Animal Blood Donors Needed in the Northland
Dogs and Cats Can Be Tested to See if They're Eligable to Donate
DULUTH, Minn. – According to the American Red Cross, every two seconds someone in the United States is in need of donated blood. Experts say it’s why blood drives are so critical in every community across the Northland.
But have you ever thought about your animals when it comes to donating?
Every year thousands of humans do good by donating blood. However, when it comes to dogs and cats, local veterinarians are barking for more.
“As far as becoming eligible blood donors, it’s pretty infrequent,” said Vet Technician Jeff Marchetti.
Marchetti never knows when a patient will need life’s vital product.
“Say a dog runs away, gets hit by a car; they’re going to have massive blood loss,” said Marchetti.
For the staff at Affiliated Emergency Veterinary Service in Duluth, they typically only have one pint of blood on hand.
“You never know, we’re emergency practice we don’t know what we’re going to get,” said Marchetti.
Experts say on any given day, multiple dogs or cats could need a blood transfusion.
“Most of our blood donors are actually staff animals,” said Marchetti.
Lack of animal blood donors is an issue he and his team are in the process of eliminating.
“What we’re trying to do now is branch out into the community, other veterinary hospitals to see if any of their employees want to have their dogs come in,” said Marchetti.
By reaching out to local shelters the team wants to increase interest in this life-saving opportunity.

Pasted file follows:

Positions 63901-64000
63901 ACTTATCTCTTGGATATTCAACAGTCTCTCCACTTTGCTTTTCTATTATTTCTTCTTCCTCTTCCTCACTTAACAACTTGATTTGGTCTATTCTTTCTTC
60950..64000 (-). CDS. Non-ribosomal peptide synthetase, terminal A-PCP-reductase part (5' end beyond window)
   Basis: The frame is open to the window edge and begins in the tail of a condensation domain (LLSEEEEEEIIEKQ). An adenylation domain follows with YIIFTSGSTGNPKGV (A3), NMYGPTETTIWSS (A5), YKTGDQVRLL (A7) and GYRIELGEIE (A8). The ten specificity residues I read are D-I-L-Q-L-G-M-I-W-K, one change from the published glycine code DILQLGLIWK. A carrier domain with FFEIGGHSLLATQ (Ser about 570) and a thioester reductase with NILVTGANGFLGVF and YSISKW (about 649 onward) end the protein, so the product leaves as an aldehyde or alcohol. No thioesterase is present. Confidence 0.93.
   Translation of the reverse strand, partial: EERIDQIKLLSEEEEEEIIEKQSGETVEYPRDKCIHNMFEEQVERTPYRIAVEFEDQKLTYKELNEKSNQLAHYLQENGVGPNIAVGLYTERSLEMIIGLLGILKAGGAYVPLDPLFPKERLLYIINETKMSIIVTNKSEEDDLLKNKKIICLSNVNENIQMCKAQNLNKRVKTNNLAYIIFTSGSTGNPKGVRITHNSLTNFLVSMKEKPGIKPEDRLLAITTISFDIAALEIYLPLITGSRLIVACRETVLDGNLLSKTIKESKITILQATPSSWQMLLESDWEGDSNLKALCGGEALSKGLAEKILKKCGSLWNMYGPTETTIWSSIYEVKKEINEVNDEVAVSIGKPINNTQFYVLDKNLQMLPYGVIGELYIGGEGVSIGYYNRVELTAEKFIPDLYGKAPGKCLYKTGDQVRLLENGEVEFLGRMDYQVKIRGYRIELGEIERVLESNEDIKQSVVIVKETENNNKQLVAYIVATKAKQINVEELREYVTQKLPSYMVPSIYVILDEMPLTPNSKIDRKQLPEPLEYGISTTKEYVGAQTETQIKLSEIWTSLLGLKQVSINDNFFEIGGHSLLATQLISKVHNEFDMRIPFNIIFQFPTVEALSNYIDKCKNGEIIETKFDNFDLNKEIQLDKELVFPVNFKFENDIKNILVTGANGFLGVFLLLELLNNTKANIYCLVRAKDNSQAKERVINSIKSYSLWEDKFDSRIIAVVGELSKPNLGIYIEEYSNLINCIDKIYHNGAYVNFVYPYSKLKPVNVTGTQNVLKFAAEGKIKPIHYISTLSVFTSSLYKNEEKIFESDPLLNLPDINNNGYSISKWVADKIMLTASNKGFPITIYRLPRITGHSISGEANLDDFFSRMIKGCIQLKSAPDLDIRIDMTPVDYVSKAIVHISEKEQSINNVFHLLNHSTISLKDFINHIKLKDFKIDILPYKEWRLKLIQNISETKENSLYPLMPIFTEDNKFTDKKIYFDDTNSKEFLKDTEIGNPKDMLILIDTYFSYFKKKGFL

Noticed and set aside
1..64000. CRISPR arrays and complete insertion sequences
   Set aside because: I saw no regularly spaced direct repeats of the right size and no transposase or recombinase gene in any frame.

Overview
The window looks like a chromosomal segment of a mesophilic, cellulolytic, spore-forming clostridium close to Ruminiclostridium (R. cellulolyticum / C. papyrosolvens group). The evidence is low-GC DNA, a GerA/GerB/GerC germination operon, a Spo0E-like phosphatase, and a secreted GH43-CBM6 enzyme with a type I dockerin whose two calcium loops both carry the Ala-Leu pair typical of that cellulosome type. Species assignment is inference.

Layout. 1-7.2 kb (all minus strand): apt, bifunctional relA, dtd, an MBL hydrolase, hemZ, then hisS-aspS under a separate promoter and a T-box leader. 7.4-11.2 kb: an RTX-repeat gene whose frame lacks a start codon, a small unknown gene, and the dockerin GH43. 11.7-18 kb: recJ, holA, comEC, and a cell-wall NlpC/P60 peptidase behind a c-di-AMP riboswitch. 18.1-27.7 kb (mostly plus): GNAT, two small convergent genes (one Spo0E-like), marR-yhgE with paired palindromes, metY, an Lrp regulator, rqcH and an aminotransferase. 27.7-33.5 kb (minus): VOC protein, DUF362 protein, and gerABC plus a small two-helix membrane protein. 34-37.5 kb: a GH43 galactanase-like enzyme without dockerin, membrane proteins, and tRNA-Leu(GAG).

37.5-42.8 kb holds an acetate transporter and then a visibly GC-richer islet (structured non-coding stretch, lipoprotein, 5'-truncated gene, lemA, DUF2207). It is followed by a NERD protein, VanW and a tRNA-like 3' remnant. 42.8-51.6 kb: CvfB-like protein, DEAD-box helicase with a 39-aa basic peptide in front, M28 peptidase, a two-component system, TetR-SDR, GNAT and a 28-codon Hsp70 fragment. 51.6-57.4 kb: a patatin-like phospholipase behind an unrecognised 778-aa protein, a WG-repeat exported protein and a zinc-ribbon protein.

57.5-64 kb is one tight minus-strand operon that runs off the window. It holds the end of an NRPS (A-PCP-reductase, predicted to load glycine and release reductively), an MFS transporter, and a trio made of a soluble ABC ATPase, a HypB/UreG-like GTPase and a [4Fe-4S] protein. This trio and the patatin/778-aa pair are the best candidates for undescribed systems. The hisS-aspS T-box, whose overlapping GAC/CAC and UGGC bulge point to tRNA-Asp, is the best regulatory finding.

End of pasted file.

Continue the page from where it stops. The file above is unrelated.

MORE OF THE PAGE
“When they come in we’ll do complete blood count which assesses for infection, chemistry panel to assess organ function, electrolyte panel, see if there’s any metabolic disorders,” said Marchetti.
After a few minor tests, owners will know if their furry companions will be a match. Animals have special antigens and multiple types of blood.
Marchetti says once blood is donated it’s only good for 30 days.
“It’s a pretty noninvasive procedure. We do use a little bit of sedative for the dogs just so they don’t move during the procedure,” said Marchetti.
Animals must meet a checklist of requirements, be well-behaved, weight above 50 pounds, have a clean bill of health and be up to date on vaccinations.
“We actually will screen a bunch of other diseases, mostly parasitotic blood diseases,” said Marchetti.
Owners can also have their animals tested to become a plasma donor.
“Plasma is good for one year and then after that it loses some clotting factors,” said Marchetti.
All of the in-house blood work as well as the blood work sent off to another clinic is free of charge to the owner.
Animals who are between the ages of two and seven can donate.
Owners can receive up to $35 dollars per donation.